The Apple TV app on Apple TV The Apple TV app on Apple TV (and also for iOS) attempts to aggregate content from multiple streaming services.

"Yeah, but it's missing ..."

Those are famous last words when it comes to talking about anything Apple does. That doesn't mean it's not a phrase that shouldn't be uttered — you most certainly can and should point out missing features in major products. But consider this: Apple doesn't do anything by accident. (Massive showstopping bugs notwithstanding.)

Drawing the premature criticism this week is Apple's not-quite-announced streaming TV service. It's expected to maybe possibly be announced at an event on March 25. It's said to be a sort of everything-under-one-roof kind of deal, wherein you can subscribe to all sorts of services through Apple — including Apple's own original content.

Don't worry so much about what Apple's doing now. Instead, look at where it could go.

But it's also rumored to launch without access to such streaming staples as Netflix and HBO. Neither of which should really be surprising, though.

Netflix hasn't been a part of the Apple TV app (which sort of already does exactly what we're talking about by aggregating shows from various services in a single app on your phone and Apple TV) because it didn't want to give Apple any insight into what its subscribers are watching. (There's something rather ironic there, no?) And HBO isn't a very surprising holdout because it's owned by Warner Media, which means it's owned by AT&T, which also runs DirecTV Now and is gearing up for a new streaming itself service sometime next year. So there are a lot of balls in the air.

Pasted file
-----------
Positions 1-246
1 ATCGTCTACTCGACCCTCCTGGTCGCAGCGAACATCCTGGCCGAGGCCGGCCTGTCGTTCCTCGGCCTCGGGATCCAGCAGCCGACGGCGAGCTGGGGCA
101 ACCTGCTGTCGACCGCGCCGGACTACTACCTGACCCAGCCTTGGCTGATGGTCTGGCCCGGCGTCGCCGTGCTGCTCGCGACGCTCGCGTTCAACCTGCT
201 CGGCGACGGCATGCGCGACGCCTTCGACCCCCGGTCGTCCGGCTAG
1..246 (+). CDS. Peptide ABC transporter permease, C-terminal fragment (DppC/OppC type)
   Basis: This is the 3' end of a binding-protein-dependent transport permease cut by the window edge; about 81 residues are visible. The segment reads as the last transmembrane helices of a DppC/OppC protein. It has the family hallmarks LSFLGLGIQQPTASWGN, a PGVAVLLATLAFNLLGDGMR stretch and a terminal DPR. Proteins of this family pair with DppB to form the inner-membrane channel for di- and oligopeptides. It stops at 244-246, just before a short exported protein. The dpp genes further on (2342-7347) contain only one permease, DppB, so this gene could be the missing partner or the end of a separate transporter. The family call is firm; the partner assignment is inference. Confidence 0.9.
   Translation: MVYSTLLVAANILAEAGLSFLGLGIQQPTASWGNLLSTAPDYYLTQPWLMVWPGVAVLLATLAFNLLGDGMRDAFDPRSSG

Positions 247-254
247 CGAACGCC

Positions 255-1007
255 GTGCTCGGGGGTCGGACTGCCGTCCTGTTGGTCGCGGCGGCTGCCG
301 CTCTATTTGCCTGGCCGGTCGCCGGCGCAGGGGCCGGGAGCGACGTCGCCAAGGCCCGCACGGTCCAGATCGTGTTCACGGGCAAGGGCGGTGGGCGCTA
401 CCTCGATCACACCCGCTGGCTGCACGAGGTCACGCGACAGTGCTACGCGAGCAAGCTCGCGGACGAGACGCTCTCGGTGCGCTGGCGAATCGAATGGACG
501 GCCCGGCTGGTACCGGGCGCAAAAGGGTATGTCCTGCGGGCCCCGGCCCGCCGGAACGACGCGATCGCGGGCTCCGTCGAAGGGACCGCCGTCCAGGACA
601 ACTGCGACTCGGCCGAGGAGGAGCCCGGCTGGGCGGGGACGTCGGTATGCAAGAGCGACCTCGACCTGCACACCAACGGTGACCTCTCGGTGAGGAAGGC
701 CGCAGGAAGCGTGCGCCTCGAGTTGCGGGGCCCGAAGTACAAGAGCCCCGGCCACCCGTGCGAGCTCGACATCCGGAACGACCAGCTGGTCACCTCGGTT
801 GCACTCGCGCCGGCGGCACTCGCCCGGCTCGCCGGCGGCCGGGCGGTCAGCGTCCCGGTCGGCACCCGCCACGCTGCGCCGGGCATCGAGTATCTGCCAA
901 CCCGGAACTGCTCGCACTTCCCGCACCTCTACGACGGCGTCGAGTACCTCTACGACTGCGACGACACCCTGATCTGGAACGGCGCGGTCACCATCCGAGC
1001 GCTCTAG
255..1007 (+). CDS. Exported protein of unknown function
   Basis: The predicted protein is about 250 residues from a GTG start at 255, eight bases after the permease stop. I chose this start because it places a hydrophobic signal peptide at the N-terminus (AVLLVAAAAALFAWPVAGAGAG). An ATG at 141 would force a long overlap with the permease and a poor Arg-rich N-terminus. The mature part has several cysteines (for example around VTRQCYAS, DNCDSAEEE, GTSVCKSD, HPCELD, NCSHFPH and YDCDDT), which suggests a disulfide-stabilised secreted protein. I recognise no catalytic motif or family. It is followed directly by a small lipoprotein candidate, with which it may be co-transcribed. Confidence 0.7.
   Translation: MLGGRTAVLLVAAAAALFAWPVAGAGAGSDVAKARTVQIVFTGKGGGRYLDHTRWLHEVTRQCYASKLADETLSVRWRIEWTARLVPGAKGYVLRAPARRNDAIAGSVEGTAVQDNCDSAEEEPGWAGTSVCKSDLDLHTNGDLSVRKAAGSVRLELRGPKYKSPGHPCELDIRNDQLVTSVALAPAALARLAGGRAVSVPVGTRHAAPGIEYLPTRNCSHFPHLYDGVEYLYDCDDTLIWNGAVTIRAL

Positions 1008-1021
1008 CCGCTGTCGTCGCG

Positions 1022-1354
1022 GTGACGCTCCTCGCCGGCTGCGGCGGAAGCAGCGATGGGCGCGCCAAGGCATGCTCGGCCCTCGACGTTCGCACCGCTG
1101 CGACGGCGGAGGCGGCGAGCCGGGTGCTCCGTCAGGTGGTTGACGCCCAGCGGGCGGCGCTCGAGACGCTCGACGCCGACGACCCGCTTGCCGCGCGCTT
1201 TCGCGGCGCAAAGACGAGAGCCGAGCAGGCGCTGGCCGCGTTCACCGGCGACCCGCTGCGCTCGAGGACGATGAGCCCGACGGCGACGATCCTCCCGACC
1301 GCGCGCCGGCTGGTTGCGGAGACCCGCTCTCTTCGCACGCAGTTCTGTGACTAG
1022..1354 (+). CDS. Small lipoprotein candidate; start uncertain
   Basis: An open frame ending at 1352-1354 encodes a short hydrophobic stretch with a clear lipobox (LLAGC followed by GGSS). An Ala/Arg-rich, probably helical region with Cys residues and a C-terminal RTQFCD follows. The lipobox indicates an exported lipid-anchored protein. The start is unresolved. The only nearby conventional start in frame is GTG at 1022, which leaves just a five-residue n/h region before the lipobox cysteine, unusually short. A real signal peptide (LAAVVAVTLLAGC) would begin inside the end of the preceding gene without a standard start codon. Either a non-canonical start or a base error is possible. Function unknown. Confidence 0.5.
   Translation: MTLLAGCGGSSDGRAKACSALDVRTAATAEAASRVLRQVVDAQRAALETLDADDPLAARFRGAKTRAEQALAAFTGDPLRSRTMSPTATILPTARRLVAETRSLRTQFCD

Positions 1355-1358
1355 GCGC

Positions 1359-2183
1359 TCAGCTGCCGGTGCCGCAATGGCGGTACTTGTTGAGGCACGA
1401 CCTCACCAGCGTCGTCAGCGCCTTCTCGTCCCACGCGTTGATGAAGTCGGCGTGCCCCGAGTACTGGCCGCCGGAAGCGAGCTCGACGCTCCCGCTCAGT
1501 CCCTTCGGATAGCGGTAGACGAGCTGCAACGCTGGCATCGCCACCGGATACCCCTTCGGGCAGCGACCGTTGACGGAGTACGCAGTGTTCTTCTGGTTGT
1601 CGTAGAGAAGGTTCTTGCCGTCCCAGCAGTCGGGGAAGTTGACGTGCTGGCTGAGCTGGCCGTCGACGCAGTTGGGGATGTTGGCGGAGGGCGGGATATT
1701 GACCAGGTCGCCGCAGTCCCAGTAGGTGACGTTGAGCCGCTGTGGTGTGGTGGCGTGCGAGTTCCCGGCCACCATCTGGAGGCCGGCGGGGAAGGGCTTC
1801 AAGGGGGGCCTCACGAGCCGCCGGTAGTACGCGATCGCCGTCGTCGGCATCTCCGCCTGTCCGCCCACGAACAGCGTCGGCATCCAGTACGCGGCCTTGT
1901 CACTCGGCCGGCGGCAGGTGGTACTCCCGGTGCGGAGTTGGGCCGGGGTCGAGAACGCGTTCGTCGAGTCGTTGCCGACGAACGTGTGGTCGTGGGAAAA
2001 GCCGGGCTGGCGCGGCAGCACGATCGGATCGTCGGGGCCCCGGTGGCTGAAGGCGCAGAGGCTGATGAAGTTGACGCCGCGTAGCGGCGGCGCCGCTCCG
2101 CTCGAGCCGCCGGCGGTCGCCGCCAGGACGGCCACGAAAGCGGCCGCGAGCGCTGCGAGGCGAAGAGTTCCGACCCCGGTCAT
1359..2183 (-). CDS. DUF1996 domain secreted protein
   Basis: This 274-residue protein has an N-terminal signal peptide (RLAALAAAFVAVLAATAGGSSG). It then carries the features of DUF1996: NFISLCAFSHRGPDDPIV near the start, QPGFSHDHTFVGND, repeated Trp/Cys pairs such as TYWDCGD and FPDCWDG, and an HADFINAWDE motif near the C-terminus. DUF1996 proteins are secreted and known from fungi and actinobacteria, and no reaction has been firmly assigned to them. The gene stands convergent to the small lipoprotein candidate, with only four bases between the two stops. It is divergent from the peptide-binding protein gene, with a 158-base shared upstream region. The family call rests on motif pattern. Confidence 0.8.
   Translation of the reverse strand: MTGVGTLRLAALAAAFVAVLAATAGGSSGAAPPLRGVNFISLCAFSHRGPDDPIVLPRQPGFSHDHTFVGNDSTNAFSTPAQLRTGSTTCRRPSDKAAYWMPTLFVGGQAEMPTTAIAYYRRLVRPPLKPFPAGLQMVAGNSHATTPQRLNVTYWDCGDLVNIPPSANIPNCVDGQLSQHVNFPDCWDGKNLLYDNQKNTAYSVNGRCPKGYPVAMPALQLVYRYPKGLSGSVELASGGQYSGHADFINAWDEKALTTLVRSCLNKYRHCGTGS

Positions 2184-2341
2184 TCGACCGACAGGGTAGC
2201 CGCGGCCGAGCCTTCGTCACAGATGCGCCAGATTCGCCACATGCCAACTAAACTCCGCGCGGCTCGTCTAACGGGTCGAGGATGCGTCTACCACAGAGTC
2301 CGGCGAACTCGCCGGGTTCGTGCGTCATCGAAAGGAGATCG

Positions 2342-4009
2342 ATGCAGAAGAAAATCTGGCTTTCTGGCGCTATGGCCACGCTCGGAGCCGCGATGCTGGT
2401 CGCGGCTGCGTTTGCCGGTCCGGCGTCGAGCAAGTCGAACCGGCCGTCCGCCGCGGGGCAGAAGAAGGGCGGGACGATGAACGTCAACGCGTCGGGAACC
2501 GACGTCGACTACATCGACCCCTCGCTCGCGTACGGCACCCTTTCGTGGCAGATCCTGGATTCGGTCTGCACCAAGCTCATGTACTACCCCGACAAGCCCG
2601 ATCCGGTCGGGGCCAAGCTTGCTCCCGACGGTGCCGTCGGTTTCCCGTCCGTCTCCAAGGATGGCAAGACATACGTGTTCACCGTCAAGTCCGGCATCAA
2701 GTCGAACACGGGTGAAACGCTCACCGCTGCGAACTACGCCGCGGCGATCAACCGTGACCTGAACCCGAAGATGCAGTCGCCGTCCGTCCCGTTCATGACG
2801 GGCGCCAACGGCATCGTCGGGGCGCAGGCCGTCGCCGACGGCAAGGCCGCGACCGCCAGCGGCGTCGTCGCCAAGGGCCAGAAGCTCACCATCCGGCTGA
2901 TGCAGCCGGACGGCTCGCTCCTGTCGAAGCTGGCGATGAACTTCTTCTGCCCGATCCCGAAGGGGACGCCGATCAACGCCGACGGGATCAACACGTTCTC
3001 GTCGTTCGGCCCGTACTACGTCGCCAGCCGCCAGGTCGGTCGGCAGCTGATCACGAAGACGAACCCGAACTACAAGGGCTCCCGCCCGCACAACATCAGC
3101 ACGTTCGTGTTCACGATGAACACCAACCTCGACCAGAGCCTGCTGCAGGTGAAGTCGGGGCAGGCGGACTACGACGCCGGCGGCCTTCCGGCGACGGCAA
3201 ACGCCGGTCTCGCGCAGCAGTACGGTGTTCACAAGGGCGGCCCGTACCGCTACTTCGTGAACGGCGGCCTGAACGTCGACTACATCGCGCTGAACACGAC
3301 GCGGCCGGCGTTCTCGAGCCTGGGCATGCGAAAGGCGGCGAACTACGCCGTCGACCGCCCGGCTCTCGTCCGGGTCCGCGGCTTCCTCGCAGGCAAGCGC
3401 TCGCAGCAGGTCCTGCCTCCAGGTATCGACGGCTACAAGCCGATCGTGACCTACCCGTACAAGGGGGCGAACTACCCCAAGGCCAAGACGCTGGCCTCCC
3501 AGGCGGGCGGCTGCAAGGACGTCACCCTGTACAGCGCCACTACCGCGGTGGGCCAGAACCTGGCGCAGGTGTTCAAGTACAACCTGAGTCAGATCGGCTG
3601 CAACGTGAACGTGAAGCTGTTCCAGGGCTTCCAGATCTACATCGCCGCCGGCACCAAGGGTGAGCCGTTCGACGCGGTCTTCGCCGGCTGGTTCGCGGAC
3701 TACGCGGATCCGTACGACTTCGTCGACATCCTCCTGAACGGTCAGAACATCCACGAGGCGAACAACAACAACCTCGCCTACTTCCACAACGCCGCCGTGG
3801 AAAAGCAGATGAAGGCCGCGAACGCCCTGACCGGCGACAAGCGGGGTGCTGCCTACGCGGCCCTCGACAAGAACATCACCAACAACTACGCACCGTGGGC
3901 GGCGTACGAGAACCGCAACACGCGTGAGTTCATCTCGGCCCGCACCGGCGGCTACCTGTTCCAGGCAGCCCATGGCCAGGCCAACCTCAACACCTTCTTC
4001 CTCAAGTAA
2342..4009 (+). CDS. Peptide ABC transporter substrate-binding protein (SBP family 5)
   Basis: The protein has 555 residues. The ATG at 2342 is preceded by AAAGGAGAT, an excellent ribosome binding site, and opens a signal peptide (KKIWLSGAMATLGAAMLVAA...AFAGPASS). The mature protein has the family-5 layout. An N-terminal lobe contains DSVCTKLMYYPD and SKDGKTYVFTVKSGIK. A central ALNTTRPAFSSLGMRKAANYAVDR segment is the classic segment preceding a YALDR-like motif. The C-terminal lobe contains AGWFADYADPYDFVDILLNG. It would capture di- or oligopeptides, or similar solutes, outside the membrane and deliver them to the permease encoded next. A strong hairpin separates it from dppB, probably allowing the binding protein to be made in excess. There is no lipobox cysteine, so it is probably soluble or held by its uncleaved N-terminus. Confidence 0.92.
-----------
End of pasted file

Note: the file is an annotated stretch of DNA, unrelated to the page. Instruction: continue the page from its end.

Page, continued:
But none of that changes this simple fact: It's a page straight out of the Apple playbook.

The iPhone launched without an app store. It launched without a 3G radio. It was an imperfect phone that forever changed the shape of the mobile landscape, as well as interpersonal communication. (It also probably was as detrimental to the latter as anything else I've seen in my lifetime, but that's another discussion for another time.) It changed the way we take pictures. It changed the way we congregate. It changed the future of journalism and has reshaped nations.

Apple didn't do any of that overnight. It did so strategically. Methodically.

Apply that same process to Apple Video, or whatever it ends up being called. The building blocks are already there, of course. Apple TV is a damn good platform — and still the best streaming box you can buy. Aggregating the content of multiple streaming services is kind of a mess on a good day, but it can be done, and it will improve over time.

And it's not like you can't watch shows from HBO or Netflix or wherever in the meantime. They'll just be a few clicks further way — exactly as they are today.

That's assuming that Apple doesn't have something up its sleeve, of course. Perhaps it's prepping a streaming TV strategy that fixes a lot of what ails the video business. Maybe it'll make it even easier to find what you want to watch, and easier to pay for — and ultimately easier to pick and choose what it is you want to watch and pay for so that you're no wasting money on things you don't care about.

That's the game when it comes to streaming video. And Apple's definitely coming to play.